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Archive for November, 2019

Thursday 14 November 2019 – Las Breas etc

Not sure if the social unrest yesterday was to blame, but we were without internet for most of the day, so the page for Wednesday 13 September covering our trip to Botija will be published later.

We started with a visit to the Taltal Museum where a friend from previous visits was now working. We kept in touch on Facebook, so it was the least that we could do to pay her a visit. We enjoyed a lengthy chat before the call of cacti in the hills became too strong!

After yesterday’s rather long trip to Botija via El Cobre, we had decided on a rather easier day, a stop some 20 km east of Taltal at Las Breasas where in the past we would visit a huge population of Copiapoa cinerea subsp. cinerea. Ian and Al were suitably impressed, both by the number of plants (the comment: ‘Enough plants for every C&S Society member in the world!’ was heard. Yes, and on several planets more!)

They looked in reasonable health with small apical patches of white wool showing that they were in growth and even buds showing on a number of plants. This is the spot that we flew my drone on a previous visit in 2015 with Jonathan Clark as co-pilot and Brian Bates as himself. Bart and Marijke Hensel were on hand to lend moral support. On our first attempt we flew the drone very well and celebrated with a bottle of bubbly that Bart & Marijke had brought along for the occasion. We then raced back to the hotel to download the files on the disk where the movie file of the flight were stored. Disappointment awaited as either Jonathan or I had failed to press the ‘record’ button on one of the control panels. But this is not a blame game, so we promised to come back after first racing to Tocopilla as Brian new of spots where C. tocopilliana and Eriosyce laui could be photographed.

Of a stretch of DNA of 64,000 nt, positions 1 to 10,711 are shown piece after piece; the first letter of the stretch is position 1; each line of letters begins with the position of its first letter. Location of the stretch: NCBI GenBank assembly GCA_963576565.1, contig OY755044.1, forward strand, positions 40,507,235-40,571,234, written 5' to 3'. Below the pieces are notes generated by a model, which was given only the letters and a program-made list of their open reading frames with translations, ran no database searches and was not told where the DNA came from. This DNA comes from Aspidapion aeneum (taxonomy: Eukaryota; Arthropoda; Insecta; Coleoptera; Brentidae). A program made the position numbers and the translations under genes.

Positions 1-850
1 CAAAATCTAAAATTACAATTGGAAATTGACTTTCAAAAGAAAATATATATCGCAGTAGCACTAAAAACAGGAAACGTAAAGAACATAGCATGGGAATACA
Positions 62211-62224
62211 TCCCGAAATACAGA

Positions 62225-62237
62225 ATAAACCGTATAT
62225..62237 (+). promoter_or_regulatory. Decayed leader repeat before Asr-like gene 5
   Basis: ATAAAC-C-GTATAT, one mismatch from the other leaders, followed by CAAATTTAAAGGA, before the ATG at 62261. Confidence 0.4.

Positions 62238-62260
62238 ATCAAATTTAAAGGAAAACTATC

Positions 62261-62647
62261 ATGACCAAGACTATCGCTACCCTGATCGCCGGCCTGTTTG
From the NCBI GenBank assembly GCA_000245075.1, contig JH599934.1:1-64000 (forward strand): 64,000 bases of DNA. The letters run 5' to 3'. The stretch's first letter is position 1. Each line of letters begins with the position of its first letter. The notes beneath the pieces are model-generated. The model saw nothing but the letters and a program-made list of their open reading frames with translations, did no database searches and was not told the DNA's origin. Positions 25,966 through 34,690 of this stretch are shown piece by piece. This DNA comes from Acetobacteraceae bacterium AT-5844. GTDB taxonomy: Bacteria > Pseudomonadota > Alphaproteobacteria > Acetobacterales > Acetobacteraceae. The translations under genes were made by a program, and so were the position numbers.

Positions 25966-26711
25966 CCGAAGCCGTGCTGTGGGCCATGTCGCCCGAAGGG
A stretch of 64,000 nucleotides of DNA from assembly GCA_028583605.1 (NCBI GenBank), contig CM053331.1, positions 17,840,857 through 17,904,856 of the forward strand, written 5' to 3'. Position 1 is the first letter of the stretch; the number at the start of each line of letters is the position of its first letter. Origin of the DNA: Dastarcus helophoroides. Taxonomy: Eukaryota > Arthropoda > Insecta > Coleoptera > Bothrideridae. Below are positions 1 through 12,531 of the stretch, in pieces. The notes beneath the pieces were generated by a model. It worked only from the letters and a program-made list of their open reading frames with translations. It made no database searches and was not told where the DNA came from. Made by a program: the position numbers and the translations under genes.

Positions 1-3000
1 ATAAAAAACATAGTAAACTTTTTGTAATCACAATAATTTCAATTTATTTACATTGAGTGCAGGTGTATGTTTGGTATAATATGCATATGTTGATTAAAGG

More disappointment as the track that Brian had used on a previous visit had a huge 10 m wide whole in it either caused by an earthquake or the heavy rains that had caused havoc in Chile early on in 2015. There was no obvious way to circumnavigate the hole and too hot and far to walk around it, tired as we were from the long drive from Taltal.